Intel is exploring its options on self-manufacturing NAND flash memory and may buy in from third party suppliers.
The revelation came from CFO George Davis, speaking last week at a Morgan Stanley Analyst Conference (recording, here). Intel makes 3D NAND chips in Dalian, China but has been unable to sell enough SSDs, using those chips, to generate profits.
Intel’s options include stopping operating its own NAND foundry and buying in chips, or even sourcing complete SSDs from a third party. Alternatively, it could sell chips to third parties. But there is another dimension to Intel’s NAND puzzle – Optane.
Davis told the assembled analysts that NAND flash is an Intel big bet, with NAND in the data centre becoming more and more important. But “we have to have profitability, long term profitability and attractive returns… we haven’t been able to generate the profits out of that to get the kind of returns that we would like to see.”
This pretty much repeats what his boss, CEO Bob Swan, said in April last year, when he discussed weakish Q1fy19 results. Swan said Intel was evaluating NAND manufacturing operations because the business was unprofitable. “We [have] got to generate more attractive returns on the NAND side of the business… And to the extent there is a partnership out there that’s going to increase the likelihood and/or accelerate the pace, we’re going to evaluate those partnerships.”
Eleven months later and Davis is singing off the same hymn sheet. At the Morgan Stanley bash he said a NAND glut and price cuts had made selling SSDs in 2019 more difficult. But things have now changed: “When we look at the demand picture, there’s still critical shortages on NAND. So I think, you know, that that’s got a good tail wind with it.”
He added: “We’re going to look at ways of improving profitability, not only in terms of how we manage the business every day, but also in looking at partnerships and other things where we can perhaps improve the overall economics of the investment.”
Blocks and Files thinks Intel setting up its own 3D NAND manufacturing operation was a mistake, and not securing an in-house supply of XPoint chips is also a mistake. In our view Intel should convert the Dalian plant to make 3D XPoint chips and buy in NAND chips from Micron, or another supplier.
The situation is: Micron wants to use XPoint chips in its own storage-class memory product and Intel has no XPoint fab of its own – yet it has a 3D NAND fab in Dalian producing unprofitable chips.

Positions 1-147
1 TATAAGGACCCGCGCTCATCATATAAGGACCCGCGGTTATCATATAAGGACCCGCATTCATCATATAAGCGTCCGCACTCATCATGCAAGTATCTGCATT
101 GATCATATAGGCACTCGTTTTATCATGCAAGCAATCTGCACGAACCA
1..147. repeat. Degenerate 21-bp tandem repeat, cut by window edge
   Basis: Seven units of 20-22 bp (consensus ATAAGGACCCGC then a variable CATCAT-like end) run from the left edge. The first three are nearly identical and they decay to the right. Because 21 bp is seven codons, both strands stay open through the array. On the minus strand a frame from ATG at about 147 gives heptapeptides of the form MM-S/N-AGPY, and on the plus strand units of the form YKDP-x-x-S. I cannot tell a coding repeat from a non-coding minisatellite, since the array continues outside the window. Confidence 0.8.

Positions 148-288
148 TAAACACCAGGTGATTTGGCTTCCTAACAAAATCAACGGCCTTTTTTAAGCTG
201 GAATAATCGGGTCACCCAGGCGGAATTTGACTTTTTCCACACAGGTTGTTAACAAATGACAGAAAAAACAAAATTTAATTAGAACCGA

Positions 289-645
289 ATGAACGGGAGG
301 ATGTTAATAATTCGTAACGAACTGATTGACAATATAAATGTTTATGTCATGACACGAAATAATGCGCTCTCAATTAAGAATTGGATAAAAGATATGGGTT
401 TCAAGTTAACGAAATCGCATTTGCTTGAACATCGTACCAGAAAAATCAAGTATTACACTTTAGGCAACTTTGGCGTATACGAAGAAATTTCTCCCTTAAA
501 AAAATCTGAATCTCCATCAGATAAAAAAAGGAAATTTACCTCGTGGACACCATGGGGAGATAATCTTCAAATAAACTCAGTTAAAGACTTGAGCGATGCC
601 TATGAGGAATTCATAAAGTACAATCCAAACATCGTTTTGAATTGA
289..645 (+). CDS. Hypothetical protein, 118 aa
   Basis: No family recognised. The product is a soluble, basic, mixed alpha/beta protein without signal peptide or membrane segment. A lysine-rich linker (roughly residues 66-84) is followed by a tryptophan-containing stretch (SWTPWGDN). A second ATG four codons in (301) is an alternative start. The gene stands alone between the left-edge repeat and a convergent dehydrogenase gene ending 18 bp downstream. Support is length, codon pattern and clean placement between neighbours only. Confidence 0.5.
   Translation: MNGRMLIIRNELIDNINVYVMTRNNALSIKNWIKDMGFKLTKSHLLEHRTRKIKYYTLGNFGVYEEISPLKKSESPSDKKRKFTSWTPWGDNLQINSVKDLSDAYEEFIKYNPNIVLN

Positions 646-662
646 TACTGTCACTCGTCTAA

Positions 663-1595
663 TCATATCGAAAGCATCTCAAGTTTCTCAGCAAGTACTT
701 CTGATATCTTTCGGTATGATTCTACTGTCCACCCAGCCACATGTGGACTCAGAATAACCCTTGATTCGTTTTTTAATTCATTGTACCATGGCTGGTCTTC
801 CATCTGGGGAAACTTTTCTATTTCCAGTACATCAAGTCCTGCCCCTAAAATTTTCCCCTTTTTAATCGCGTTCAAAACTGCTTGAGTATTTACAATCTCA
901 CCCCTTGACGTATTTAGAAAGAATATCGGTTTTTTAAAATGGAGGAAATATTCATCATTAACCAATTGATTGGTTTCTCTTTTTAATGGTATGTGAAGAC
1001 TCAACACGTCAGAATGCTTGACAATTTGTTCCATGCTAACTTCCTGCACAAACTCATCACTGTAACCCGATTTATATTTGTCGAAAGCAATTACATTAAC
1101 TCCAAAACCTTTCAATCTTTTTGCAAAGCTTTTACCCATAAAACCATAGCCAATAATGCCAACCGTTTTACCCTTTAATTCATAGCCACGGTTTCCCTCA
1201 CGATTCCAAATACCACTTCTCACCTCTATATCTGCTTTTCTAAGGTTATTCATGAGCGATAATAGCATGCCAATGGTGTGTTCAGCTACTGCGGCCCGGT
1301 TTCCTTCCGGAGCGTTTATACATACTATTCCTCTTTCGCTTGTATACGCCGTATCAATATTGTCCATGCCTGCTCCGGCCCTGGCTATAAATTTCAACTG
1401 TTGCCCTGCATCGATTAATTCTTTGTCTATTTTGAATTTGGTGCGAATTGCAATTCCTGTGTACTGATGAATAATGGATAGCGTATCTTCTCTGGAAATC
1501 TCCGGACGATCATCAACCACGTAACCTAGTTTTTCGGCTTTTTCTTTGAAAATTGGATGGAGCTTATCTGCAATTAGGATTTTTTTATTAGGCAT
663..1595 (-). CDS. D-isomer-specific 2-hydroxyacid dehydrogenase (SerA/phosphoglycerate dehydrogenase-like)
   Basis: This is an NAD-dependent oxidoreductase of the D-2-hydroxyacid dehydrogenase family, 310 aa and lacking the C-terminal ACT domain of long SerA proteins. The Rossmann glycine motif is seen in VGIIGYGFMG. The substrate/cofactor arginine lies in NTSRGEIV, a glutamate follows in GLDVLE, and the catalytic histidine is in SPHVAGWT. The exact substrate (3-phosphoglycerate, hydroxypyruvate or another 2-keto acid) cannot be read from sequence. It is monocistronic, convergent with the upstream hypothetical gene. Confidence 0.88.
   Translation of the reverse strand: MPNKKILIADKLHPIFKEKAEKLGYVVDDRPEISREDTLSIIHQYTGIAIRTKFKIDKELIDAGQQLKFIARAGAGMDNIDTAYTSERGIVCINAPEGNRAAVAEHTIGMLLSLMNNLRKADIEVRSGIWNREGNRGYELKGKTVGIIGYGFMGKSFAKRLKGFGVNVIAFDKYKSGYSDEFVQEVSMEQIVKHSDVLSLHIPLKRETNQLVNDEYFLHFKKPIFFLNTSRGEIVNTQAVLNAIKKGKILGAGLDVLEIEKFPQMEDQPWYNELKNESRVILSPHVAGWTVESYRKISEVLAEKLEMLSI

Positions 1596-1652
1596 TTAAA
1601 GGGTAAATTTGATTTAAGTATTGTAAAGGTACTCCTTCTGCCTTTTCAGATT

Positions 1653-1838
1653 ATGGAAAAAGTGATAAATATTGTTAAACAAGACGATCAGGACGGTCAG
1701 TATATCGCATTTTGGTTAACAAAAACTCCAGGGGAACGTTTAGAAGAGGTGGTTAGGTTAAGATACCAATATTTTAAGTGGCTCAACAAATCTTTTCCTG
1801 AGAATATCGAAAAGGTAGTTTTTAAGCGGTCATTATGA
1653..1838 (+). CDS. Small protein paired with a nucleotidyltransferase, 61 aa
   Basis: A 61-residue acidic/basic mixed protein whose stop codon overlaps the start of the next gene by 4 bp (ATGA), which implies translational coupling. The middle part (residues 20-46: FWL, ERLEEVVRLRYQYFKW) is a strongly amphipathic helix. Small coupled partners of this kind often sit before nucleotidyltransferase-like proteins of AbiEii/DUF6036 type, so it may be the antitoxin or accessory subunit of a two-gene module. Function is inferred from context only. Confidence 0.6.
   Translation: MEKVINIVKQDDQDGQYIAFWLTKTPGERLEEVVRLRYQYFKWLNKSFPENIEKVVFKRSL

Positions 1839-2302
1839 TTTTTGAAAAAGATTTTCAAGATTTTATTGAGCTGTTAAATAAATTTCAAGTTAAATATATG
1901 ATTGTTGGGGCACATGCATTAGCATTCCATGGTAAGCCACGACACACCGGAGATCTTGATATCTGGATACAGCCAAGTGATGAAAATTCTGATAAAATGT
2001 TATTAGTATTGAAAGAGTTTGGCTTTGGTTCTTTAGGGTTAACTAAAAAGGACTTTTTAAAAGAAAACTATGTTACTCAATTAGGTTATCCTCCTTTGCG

Intel has nicely tweaked its CPUs and only its CPUs to exclusively use 3D Point memory products. AMD processors don’t have this integration, and nor do IBM POWER CPUs or ARM processors. Intel has a near-captive market and cross-selling opportunity for its Optane brand memory. That could lead to profitability once it sells enough of the chips.
To explain the background for our thinking, let’s revisit Intel Micron Flash Technologies, the joint venture between the two companies to make flash memory that dissolved in October last year.
IM Flash Technologies
Intel and Micron formed a joint venture to make flash memory in 2005. IM Flash Technologies built flash chips only for Intel and Micron, which sold their own SSDs using the chips. At its peak the JV managed three fabs, two in the USA and one in Singapore.
But in 2013 Intel dropped a bombshell when it said it would sell its stake in two of the fabs to Micron. Also, it said the companies would revise their agreement so that both could work on 3D XPoint. This is the faster-than-NAND, slower-than DRAM technology (known as storage-class memory) that Intel puts into its Optane brand products.
So Intel built more NAND chips than it needed, sold flash fab capacity back to Micron to reduce its excess supply, and looked to 3D XPoint for future business.
Enter 3D XPoint
Later that year Intel dropped bombshell number two, by announcing it would build its own 3D NAND chips at a new fab in Dalian, with initial output slated for the second half of 2016.
The third bombshell landed in October 2018, this time from Micron, which declared its intent to buy out Intel’s share in IM Flash Technologies. The acquisition was completed a year later and the agreement entailed a contractual obligation by Micron to supply XPoint chips to Intel.